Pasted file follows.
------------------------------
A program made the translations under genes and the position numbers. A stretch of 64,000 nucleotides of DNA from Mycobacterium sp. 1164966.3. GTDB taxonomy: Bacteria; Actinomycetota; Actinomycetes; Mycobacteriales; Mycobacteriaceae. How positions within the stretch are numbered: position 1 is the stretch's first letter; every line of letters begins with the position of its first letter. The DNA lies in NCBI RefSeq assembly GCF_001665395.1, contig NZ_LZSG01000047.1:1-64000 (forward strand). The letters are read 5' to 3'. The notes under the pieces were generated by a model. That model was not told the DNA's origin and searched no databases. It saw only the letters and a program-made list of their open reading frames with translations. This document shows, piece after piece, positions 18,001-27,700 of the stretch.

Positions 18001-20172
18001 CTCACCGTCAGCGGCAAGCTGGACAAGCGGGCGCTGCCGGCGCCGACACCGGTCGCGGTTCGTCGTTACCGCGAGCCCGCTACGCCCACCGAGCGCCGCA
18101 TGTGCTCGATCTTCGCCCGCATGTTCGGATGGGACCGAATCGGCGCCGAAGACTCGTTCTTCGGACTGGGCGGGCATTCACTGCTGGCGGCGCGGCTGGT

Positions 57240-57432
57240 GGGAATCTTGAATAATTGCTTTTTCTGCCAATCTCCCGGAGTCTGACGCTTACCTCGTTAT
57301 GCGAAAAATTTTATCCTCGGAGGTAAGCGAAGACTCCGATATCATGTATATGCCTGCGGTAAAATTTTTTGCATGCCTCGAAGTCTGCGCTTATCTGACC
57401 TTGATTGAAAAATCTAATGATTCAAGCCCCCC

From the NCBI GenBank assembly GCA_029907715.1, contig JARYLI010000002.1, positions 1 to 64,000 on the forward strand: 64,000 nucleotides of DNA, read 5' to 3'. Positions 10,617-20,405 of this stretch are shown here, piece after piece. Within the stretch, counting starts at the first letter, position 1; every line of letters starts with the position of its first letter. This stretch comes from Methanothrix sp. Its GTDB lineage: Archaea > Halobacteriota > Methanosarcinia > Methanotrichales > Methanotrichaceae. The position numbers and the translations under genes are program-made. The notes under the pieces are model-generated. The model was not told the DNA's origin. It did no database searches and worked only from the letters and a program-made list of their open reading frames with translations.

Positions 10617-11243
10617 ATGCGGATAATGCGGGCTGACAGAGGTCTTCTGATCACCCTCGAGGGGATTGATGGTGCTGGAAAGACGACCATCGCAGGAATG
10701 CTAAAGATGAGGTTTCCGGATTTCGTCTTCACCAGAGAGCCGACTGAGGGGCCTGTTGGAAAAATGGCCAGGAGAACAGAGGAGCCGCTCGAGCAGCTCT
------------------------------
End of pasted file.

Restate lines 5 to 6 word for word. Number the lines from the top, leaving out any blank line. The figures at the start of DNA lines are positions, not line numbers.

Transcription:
Positions 57240-57432
57240 GGGAATCTTGAATAATTGCTTTTTCTGCCAATCTCCCGGAGTCTGACGCTTACCTCGTTAT